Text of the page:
In my podcast episode, I read an excerpt about the adventures of two teen boys in an adult bookstore. Willy and Karen then talk to me about my brief career as a pilot, the drinking age in Wisconsin, and how being an attorney has influenced my writing. It was a lot of fun, and I hope that comes out when you listen to it.

Download the podcast here. You can also subscribe to the podcast on iTunes and download it directly to your iPhone or iPad. 


Coming Home

Since the release of Cheeseland at the end of May, I have done a radio tour that covered 14 states and made personal appearances at a dozen bookstores and libraries across Chicagoland. It has been a fun ride. But all rides must come to an end. As I look at my upcoming schedule, I have no more radio interviews and only one more personal appearance. Fittingly, that one appearance is back at home, at the Evanston Public Library, where I'll be reading at 6:30 pm, Thursday, Jan. 24. I can't think of a better place to park this book. 

As a warm-up to Thursday's reading, the Evanston library interviewed me about the inspirations behind Cheeseland, my work on behalf of the Chicago Writers Association, and some of my favorite reads of 2012. Read the interview here, and then come by the library on Thursday for more.

Oh, and if that's not enough to whet your appetite, here's another interview I did recently with Hypertext Magazine


2 Books, 1 Serendipitous Reading

A book review and a side note...

Bree Housley’s We Hope You Like This Song is the true story of her friendship with Shelly and what she did to bring her friend’s spirit back after she died from complications during pregnancy, at the age of 25. This is a book that could easily have been a real downer. But don’t fret, Housley never lets that happen. She tells the story with humor, charm and brutal honesty, and at the end you feel as if you’ve made a new friend.  Along the way, you’ll laugh and you’ll cry, and if you’re anything like me, you’ll be inspired to donate to The Preeclampsia Foundation.  This is a touching story that will make you think about your own friends and loved ones, and why you shouldn’t wait to tell them what they mean to you.  For me, Bree Housley’s We Hope You Like This Song hit all the right notes.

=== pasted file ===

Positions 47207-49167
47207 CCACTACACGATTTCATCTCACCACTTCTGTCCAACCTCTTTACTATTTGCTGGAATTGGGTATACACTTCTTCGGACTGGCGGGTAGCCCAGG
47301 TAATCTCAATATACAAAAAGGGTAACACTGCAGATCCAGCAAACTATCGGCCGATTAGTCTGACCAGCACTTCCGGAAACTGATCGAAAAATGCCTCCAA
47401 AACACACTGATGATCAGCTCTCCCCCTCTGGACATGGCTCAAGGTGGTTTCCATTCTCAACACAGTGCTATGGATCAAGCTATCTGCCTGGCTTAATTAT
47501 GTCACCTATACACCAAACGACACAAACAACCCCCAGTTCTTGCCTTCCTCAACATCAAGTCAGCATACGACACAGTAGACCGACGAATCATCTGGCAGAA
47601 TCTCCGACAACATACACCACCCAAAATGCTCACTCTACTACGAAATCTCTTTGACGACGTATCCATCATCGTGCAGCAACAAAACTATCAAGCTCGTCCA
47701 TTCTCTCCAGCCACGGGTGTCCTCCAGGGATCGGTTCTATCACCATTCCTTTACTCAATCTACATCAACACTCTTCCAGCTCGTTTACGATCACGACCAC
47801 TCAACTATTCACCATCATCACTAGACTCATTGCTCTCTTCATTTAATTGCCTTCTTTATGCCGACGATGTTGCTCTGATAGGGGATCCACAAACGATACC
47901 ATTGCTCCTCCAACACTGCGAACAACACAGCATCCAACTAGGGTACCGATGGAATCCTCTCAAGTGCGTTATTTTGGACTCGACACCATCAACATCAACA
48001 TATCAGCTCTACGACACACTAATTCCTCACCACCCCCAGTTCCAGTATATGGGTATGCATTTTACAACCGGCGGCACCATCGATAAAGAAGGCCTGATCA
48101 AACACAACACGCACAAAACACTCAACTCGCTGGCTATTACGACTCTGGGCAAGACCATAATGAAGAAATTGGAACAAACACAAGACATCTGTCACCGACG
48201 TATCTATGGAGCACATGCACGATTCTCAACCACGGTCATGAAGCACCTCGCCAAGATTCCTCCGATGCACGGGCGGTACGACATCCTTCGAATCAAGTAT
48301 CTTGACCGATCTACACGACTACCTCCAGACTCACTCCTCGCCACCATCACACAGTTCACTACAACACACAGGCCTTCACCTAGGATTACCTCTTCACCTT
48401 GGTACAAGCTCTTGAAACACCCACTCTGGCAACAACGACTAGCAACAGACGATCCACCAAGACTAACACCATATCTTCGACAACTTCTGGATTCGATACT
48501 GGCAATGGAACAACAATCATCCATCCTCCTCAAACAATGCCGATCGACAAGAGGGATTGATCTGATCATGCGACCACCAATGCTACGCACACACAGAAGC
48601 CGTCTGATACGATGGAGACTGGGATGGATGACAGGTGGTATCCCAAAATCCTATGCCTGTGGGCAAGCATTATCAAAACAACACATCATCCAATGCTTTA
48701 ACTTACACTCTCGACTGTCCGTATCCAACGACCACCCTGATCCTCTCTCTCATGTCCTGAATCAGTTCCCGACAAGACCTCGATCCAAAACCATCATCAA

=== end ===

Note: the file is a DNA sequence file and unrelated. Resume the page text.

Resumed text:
As a side note, I met Bree for the first (and so far only) time when we were both on the bill to do readings as part of a local author night at an indie bookstore in Chicago. It struck me when she read an excerpt from We Hope You Like This Song that our books were destined to find one another, and not just because Bree and Cheeseland seem like a perfect pairing. While my book is fiction (albeit reality-based) and hers is non-fiction, they both are about friendships and death, and how we cope with loss. In both of our books, music plays an integral role. Bree writes, “Music speaks to us in ways people can’t, takes us back to places we can no longer go, and brings out emotions we can’t control. When you open your ears, you open your soul.” At the bookstore, she handed out mix tapes that go along with her book. Much like Bree’s book, music constantly plays in the background of my book.  The two main characters always seem to be battling for control of the 8-track player. On my blog, I provide a playlist of songs, which I titled Cheese Curds.  I wrote, “When you're a teen-ager, music means more to you than at any other time in your life…The songs that I listened to then have stuck with me for the thirty-plus years that have followed. They take you back to a time and a place when life was so much simpler and so much more complex.” Two books, one serendipitous reading.